What’s been your favourite thing about studying in London?

The whole atmosphere of London is my favourite thing. I live in East London, I spent most of my time there or around South-East London, both those areas are full of talent and creativity. It’s the heart of the creative industry, you just get chatting to someone and it turns out their a graphic designer or an artist, you always feel like your surrounded by like-minded people. In London people just don’t care about your appearance, it’s a really fun atmosphere to be in, you can be yourself and it doesn’t what you look like or what you do. It doesn’t matter where you come from, everyone just seems to bond together and it’s great to feel like that.

Have you won any prizes?

I was awarded the full scholarship to study on the MA after being approached at Graduate Fashion Week.

Have you been in the media?

I have been profiled in British Vogue, Vice, The Guardian and Dazed as well as the front cover of The Times in June 2014.

Describe your style in five words…

Bold, colourful, tactile, fun and feminine.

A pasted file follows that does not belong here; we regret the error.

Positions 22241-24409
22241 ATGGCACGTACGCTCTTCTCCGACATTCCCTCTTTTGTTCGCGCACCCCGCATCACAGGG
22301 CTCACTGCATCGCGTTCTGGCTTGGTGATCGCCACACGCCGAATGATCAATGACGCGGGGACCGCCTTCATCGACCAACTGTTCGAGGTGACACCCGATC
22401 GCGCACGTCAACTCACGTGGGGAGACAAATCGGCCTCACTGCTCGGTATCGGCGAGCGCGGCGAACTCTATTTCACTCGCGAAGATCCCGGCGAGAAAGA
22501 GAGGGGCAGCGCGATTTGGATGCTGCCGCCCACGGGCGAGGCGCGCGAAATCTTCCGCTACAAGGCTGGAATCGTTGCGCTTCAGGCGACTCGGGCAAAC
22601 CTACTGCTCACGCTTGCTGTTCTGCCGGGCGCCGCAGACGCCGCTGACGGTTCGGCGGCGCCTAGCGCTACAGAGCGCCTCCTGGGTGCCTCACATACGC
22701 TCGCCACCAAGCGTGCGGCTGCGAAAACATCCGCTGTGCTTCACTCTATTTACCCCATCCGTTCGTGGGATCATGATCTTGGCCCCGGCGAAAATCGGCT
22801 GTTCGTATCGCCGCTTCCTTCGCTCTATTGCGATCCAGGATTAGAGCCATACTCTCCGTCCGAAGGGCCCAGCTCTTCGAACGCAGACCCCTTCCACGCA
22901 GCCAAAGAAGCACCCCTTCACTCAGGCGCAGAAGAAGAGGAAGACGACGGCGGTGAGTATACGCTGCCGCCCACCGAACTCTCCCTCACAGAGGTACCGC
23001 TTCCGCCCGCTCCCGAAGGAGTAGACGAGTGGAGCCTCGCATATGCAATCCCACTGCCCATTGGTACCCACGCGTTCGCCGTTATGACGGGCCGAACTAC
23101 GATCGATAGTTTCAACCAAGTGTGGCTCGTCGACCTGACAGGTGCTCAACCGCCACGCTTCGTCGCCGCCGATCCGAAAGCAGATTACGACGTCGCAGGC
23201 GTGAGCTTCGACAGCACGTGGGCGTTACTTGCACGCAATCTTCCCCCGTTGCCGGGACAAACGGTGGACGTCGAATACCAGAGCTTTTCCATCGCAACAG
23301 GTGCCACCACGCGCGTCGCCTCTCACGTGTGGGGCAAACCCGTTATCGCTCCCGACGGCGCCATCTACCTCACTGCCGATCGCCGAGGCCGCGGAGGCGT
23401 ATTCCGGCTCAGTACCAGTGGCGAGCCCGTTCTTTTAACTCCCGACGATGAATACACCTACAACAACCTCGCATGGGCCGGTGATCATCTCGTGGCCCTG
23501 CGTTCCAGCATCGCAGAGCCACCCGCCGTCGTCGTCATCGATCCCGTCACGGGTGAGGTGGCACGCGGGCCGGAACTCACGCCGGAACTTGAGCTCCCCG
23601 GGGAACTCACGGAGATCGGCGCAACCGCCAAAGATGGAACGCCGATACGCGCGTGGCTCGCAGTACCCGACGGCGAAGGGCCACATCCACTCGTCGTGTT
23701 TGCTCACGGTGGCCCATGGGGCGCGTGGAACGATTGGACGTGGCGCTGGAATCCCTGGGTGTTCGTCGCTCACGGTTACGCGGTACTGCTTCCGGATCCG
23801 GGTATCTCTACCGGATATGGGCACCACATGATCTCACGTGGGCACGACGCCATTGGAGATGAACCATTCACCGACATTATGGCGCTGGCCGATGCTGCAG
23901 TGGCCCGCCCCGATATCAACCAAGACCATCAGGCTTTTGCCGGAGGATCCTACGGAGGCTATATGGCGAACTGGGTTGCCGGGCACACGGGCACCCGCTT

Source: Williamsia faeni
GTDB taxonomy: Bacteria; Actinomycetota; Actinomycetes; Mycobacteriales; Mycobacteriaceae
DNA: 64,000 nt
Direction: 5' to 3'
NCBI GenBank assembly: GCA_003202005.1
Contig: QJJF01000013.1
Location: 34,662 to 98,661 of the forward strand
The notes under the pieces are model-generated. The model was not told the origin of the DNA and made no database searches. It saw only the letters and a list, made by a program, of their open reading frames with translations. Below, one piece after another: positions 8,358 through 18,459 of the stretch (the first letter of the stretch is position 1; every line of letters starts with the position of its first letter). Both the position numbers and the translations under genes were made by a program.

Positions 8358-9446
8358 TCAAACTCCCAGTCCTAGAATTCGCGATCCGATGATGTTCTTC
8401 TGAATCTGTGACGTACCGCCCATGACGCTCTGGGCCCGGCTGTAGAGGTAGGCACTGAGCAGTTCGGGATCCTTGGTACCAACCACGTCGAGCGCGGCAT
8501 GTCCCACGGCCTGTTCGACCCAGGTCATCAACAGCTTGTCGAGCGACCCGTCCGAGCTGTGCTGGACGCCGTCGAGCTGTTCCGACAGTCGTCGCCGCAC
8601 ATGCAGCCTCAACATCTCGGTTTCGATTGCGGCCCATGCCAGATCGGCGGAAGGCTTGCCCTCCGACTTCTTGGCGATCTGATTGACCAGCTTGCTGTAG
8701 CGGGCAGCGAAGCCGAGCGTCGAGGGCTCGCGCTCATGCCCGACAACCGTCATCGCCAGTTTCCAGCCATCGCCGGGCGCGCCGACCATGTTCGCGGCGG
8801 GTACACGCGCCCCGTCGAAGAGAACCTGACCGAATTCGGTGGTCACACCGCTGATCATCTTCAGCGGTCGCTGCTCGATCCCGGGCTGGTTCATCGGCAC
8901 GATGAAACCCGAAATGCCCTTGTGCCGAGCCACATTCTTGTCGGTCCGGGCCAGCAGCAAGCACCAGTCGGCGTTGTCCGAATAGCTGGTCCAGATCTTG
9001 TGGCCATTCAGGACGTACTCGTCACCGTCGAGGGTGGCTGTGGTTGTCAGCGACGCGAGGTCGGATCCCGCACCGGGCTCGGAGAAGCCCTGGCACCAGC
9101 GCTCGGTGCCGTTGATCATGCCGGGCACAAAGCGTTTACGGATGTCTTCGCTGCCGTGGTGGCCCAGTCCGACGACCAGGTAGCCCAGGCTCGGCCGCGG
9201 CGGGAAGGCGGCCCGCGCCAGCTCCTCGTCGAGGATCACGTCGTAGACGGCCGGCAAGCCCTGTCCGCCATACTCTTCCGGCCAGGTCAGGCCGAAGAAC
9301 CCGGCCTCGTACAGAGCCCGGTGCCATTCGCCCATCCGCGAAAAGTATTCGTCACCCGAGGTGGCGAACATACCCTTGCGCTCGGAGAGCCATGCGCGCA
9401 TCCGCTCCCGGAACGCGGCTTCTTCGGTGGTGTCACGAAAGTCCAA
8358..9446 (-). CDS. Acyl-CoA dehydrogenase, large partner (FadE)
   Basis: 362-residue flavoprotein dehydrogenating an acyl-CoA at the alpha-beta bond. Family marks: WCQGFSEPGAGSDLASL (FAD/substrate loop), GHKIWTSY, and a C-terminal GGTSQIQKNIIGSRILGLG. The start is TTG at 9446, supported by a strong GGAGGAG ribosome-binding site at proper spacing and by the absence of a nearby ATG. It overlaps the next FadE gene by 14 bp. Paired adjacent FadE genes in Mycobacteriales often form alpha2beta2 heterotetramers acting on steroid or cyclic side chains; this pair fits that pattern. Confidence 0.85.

Do you have a muse? If so, who and why?

I don’t have just one muse, it’s more like a tribe of women. My muses are the group of women that would wear my clothes, powerful and confident women in their early 20s going up all the way to their 40s who are fun and confident. A group of women who are powerful in themselves and willing to take a risk in clothing!

What are your future plans and do you think the course helped you realise these plans?

After the show in February, I’m going to try and apply for Fashion East, New Gen, funding and see if I can get on some PR books. I’ve started to look into some of these already, but in London’s there’s always a pressure of being a designer. That’s where I’m at the moment, it can be really hard and a struggle for designers in London. I’m going to apply for jobs too, this MA has made me realise as a designer where I want to sit in the bracket of fashion. I’m going to look into jobs in Italy, perhaps even styling. It’s all very much in the mix at the moment, I’m going to see what happens.